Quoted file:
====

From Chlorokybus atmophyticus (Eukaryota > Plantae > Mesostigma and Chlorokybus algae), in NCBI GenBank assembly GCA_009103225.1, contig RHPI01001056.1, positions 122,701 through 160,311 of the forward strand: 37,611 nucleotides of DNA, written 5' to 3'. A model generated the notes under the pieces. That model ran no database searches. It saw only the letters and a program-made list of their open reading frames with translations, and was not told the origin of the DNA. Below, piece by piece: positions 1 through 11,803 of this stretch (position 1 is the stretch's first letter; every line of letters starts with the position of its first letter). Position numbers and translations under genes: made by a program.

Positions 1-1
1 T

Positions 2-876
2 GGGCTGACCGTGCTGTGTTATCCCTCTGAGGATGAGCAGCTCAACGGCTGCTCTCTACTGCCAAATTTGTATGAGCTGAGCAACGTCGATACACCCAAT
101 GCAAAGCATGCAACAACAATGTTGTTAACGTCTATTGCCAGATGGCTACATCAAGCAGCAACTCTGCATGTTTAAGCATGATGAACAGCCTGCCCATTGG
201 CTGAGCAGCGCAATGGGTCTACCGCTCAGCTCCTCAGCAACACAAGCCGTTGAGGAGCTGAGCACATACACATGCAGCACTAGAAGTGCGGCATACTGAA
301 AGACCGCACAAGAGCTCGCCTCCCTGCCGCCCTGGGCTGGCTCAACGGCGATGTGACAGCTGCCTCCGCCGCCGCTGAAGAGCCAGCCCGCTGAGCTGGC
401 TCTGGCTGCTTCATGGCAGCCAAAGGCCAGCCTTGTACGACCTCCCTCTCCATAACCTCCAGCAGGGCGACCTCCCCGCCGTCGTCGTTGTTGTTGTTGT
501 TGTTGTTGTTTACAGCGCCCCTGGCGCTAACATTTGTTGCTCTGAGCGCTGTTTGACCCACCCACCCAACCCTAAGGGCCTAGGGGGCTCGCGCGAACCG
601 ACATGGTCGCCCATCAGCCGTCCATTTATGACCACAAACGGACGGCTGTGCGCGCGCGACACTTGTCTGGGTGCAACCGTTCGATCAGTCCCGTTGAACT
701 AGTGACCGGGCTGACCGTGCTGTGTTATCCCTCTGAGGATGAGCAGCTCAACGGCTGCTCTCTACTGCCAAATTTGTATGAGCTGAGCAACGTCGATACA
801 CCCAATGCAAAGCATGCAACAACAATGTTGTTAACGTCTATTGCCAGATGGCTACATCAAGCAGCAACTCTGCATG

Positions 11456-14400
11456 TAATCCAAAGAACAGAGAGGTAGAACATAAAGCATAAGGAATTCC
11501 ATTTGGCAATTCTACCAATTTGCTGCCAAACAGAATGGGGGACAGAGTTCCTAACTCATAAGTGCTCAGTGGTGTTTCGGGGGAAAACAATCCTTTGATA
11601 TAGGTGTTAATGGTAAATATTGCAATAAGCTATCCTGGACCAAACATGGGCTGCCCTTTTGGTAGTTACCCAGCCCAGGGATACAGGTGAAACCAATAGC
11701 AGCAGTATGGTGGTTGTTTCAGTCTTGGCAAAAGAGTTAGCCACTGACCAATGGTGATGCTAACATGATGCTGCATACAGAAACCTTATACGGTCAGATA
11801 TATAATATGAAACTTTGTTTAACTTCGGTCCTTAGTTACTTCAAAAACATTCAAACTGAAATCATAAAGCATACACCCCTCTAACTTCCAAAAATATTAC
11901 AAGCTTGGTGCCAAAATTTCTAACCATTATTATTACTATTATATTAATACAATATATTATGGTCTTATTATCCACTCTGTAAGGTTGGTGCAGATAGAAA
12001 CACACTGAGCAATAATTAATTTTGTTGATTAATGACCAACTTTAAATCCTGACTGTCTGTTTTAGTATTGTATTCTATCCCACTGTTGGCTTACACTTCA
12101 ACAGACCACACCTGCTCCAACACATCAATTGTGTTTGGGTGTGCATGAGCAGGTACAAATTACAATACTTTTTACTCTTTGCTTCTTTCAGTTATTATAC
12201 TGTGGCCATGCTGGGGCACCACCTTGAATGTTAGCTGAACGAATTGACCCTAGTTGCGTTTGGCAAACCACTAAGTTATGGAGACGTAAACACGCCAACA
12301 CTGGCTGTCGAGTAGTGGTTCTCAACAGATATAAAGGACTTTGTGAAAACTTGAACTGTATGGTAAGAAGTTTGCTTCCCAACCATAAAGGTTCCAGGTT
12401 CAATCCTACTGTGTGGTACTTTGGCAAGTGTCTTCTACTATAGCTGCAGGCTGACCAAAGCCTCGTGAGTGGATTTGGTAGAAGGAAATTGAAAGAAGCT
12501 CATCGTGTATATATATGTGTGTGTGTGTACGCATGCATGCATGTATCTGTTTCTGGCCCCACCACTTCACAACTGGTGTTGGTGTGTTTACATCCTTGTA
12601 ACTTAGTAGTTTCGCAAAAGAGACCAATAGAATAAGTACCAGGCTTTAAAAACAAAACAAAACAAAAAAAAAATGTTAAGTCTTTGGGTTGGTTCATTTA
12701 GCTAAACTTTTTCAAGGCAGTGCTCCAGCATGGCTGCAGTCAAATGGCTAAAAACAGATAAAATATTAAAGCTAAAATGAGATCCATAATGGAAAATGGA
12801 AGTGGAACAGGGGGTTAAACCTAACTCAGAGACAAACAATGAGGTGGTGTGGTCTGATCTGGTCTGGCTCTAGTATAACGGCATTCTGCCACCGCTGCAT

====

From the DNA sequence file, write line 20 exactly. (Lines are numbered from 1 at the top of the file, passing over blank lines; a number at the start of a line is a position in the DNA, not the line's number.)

11901 AAGCTTGGTGCCAAAATTTCTAACCATTATTATTACTATTATATTAATACAATATATTATGGTCTTATTATCCACTCTGTAAGGTTGGTGCAGATAGAAA